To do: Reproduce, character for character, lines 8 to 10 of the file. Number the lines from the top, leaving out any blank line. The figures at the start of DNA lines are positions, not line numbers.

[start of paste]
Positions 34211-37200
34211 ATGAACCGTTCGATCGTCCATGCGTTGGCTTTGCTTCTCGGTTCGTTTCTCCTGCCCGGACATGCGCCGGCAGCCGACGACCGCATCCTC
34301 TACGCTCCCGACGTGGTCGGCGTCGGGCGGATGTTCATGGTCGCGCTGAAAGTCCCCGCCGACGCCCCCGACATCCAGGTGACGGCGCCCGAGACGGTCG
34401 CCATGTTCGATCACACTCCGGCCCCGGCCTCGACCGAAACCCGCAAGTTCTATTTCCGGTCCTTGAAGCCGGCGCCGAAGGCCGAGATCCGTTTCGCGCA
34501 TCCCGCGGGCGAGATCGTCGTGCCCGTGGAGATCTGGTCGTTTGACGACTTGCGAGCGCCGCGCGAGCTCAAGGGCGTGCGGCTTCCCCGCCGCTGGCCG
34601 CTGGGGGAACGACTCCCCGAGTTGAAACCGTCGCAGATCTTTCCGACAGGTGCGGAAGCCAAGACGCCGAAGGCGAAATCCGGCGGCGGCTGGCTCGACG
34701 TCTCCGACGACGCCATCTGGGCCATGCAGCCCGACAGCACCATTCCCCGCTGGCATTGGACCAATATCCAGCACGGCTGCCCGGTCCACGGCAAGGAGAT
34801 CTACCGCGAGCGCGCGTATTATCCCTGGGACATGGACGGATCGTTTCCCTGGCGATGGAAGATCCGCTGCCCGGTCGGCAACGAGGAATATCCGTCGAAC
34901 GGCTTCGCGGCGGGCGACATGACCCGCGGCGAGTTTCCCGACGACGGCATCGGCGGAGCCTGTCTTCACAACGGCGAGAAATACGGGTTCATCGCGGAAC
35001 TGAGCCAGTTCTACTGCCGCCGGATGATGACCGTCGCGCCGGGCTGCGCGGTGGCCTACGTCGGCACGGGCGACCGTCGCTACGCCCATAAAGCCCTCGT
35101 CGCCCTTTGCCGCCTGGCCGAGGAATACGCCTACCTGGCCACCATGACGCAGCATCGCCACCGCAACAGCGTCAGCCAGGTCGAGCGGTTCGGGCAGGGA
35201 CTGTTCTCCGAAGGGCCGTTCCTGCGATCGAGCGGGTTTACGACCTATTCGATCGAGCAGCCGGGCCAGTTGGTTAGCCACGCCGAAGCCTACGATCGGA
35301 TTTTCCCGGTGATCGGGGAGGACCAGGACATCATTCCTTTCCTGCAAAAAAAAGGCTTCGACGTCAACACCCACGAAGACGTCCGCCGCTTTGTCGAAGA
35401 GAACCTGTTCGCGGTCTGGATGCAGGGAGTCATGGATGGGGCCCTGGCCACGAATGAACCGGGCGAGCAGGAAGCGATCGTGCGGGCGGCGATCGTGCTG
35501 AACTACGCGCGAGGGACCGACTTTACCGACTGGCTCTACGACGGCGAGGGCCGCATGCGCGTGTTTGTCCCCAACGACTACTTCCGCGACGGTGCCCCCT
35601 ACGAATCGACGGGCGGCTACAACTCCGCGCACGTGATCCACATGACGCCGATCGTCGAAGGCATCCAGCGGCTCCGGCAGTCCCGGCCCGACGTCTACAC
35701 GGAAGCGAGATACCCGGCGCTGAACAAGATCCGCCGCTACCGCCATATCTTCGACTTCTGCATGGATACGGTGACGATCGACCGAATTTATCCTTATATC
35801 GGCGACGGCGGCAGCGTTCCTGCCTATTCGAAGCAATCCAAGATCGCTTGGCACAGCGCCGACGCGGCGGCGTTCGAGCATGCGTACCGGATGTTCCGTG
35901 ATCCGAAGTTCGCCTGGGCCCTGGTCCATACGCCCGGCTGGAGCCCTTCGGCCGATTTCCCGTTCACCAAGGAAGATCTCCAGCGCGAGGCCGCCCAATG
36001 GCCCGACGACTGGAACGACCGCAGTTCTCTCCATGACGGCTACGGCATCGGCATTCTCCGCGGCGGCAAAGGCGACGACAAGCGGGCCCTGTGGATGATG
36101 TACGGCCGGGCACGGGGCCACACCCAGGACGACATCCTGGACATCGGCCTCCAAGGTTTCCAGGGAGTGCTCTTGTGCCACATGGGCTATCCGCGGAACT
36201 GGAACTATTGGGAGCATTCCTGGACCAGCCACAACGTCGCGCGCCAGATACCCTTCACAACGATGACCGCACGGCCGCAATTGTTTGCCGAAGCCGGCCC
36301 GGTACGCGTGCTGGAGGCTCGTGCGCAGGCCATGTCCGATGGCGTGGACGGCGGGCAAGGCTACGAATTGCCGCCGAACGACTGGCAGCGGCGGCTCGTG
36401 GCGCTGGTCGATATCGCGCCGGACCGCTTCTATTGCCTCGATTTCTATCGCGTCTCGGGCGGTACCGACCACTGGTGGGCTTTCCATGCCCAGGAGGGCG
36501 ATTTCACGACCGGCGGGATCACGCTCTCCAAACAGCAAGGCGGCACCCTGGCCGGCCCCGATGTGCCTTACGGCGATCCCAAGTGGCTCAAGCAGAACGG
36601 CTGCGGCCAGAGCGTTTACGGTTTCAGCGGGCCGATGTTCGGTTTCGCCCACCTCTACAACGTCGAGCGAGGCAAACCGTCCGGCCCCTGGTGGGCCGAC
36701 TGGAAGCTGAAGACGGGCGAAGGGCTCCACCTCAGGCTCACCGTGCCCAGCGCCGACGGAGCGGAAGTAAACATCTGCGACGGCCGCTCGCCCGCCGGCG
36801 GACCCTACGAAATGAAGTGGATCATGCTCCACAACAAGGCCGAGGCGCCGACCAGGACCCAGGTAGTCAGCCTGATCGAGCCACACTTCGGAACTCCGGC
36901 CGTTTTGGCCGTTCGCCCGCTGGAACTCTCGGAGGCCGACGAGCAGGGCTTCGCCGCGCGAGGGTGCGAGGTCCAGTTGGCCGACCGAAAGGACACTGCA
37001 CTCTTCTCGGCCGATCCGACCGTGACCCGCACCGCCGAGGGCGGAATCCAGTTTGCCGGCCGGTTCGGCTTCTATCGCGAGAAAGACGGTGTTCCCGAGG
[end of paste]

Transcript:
34801 CTACCGCGAGCGCGCGTATTATCCCTGGGACATGGACGGATCGTTTCCCTGGCGATGGAAGATCCGCTGCCCGGTCGGCAACGAGGAATATCCGTCGAAC
34901 GGCTTCGCGGCGGGCGACATGACCCGCGGCGAGTTTCCCGACGACGGCATCGGCGGAGCCTGTCTTCACAACGGCGAGAAATACGGGTTCATCGCGGAAC
35001 TGAGCCAGTTCTACTGCCGCCGGATGATGACCGTCGCGCCGGGCTGCGCGGTGGCCTACGTCGGCACGGGCGACCGTCGCTACGCCCATAAAGCCCTCGT